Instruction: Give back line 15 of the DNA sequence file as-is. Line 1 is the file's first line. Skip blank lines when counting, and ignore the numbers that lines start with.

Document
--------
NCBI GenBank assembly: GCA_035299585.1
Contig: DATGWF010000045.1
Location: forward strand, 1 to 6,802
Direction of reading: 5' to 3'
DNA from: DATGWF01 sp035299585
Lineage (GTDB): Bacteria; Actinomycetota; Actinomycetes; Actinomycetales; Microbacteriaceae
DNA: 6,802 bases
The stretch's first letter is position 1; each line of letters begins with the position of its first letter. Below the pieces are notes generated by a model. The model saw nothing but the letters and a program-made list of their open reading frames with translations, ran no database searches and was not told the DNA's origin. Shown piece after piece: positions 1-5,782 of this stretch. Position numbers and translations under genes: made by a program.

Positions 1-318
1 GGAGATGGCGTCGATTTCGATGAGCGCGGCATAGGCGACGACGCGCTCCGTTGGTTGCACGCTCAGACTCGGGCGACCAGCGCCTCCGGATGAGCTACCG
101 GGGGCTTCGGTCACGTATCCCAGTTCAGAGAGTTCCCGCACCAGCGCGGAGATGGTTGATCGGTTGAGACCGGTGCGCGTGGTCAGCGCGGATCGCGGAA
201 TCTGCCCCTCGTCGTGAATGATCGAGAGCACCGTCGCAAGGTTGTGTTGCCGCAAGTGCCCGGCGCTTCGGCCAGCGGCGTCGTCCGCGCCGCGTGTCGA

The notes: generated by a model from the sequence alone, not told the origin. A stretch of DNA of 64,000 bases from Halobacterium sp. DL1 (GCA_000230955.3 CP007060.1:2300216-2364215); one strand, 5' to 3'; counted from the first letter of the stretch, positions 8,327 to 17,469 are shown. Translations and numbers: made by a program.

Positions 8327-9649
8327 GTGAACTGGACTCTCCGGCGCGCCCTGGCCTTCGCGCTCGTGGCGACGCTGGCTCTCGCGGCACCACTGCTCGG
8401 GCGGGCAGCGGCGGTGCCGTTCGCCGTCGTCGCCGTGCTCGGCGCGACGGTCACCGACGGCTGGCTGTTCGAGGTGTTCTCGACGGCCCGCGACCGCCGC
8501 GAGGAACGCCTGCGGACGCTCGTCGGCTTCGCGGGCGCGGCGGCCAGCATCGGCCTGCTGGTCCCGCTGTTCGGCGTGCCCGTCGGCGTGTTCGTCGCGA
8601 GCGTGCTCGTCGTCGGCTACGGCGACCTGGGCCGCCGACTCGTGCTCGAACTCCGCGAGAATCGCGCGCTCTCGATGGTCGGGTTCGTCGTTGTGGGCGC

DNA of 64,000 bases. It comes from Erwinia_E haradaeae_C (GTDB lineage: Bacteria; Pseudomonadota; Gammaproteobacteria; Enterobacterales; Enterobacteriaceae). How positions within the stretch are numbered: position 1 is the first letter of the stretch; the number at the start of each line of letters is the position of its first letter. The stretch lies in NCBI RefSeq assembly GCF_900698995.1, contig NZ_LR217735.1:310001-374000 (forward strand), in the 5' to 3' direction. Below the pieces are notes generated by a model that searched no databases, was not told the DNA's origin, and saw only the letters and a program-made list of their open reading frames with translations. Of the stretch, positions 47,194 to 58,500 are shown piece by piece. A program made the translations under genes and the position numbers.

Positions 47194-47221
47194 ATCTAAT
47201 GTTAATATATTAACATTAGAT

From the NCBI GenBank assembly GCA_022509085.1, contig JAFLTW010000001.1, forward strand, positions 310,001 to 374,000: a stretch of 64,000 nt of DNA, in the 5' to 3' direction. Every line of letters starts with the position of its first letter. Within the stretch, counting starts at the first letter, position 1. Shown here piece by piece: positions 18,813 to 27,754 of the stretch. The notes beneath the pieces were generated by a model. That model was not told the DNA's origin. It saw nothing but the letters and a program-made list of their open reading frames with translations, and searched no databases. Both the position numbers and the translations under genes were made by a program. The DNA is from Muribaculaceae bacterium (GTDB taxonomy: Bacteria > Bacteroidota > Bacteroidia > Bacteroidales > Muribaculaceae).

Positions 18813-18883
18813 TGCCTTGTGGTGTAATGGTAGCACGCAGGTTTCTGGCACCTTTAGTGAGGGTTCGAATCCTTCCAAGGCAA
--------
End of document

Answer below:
8327 GTGAACTGGACTCTCCGGCGCGCCCTGGCCTTCGCGCTCGTGGCGACGCTGGCTCTCGCGGCACCACTGCTCGG